A 5.0 kilogram monkey hangs initially at rest from two vines, A and B. Each vine is 10 meters in length with negligible mass.

Vine A is on the left with an angle of 30 degrees from the horizontal from the monkey and B is at 60 degrees from the horizontal of the angle next to the monkey.

1. Determine the tension of B while it is at rest
2. Determine the speed of the monkey.
3. Determine the tension of vine B at the lowest point through the swing.

Here is what i got:
1. T=Wcos(theta)
=(5)(9.81)(cos 60)
=24.525N

2. PE(i)=KE(f)
mgh=.5(m)(v^2)
(5)(9.81)(10-10sin60)=(.5)(5)(v^2)
v=5.127

3. T=mg+F(centripital)
=(5)(9.81)+((5*5.127^2)/10m)
=62.192 N

Can anybody confirm this for me? I have been stuck on this problem for like 2 hours, Im confused if i calculated the tension in part 1 right or if i accidentlly did the tension for vine A instead. This is my worst part of physics, so any help would be appreciated!

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What a notice is that angles of A and B are complements, so if i messed up using sine and cosine i would have done the opposite vine. I cant figure out if I'm using the right equations and solving them the right way.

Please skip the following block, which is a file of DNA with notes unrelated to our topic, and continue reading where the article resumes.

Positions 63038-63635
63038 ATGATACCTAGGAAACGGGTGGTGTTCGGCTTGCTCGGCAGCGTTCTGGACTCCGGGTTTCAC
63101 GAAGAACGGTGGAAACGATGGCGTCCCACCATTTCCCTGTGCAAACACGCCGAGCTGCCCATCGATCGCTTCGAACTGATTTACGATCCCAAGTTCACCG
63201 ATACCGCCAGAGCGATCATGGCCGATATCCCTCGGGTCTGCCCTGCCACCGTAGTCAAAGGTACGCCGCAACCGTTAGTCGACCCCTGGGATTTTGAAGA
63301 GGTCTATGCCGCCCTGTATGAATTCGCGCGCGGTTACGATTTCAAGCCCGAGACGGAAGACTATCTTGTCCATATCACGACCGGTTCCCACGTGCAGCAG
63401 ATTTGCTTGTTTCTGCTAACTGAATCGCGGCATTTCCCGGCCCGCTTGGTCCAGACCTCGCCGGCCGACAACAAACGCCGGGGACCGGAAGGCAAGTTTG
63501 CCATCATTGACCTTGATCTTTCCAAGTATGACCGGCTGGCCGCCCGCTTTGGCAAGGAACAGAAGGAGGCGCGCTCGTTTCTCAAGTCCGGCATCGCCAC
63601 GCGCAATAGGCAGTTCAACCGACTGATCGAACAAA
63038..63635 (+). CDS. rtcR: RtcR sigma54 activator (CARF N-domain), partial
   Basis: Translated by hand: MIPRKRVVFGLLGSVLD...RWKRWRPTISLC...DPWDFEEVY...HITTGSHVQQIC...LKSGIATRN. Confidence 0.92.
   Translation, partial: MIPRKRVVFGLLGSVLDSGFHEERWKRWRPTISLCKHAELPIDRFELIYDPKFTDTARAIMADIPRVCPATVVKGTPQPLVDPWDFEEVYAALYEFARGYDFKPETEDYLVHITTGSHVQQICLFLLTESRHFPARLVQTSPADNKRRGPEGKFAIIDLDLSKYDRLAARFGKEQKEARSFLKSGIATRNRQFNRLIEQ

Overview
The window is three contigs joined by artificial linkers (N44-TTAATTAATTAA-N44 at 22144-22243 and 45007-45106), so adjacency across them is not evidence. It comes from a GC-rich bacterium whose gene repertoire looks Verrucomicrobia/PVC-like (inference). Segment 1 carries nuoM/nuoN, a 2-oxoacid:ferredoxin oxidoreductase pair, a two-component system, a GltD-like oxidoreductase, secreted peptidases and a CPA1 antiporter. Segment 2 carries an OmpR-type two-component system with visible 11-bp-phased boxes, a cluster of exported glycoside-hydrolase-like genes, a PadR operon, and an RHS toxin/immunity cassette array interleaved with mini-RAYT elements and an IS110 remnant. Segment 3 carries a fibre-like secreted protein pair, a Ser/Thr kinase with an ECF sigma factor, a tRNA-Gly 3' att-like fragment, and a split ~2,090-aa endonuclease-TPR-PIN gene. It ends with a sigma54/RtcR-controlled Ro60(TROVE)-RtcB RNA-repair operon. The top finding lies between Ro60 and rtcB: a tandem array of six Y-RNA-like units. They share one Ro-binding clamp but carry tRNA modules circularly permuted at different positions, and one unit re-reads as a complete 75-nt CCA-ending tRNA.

Consider this when solving for tension in the vines.
First set up system of force vectors for both the x and y axis.
(X) $$T_{a}\cos{\alpha}-T_{b}\cos{\beta}=0$$
(Y) $$T_{a}\sin{\alpha}+T_{b}\sin{\beta}-Mg=0$$
You can then solve for the tension of both vines. Then back subtitute and you should be left with an equation like this. I'll give you one, but not both.
$$T_{a}=\frac{Mg}{\sin{\alpha}+\cos{\alpha}\tan{\beta}}$$
I hope this has been some help

ok first i solved the x equation to be: T(a)=T(b)(cosB/CosA)

Then i substituted it into the y equation. I moved mg to the right side and factored out T(b) from the numbers. Then i solved for what was left on the right side (the sines and cosines) to recieve T(b)=42.4785N

I think part 2 of the problem is right, since it doesnt deal with the tension.

I am still confused about part 3 though also. According to my book: At the bottom of a vertical circle:
F(centripital)=F(normal)-mg

I assume that F(normal)=T (thats what i always thought, but im not sure)

So F(centripital)+mg=F(normal)

Normal Force is used to describe the force perpendicular to an object in contact with another object. A book on the table is good example, or a tire on the road.

In this instance the tension is the centripetal force + gravitational force. So, you are almost on the right track, in that your equation is right for this example.

However it is not correct though to think of tension in the string as normal force. Consider how the forces would behave if the monkey was at a right angle to the force of gravity. Then the tension would be equal to the Centripetal Force without any influence of gravity.
Why?
Tension is the Centripetal Force! - It is the net-force component perpendicular to the direction of motion.

Ahh i get it. Ok im off on that part, but it works since the object is being pull downed towards the earth so it would add to the tension. Anywhere besides straight down though, my calculations would be totally off. Except at the exact top of the circle, where the tension would be F(c) minus the weight since the weight is subtracting or pushing towards the center of the cirlce...which lessens the tension.

Thanks for the help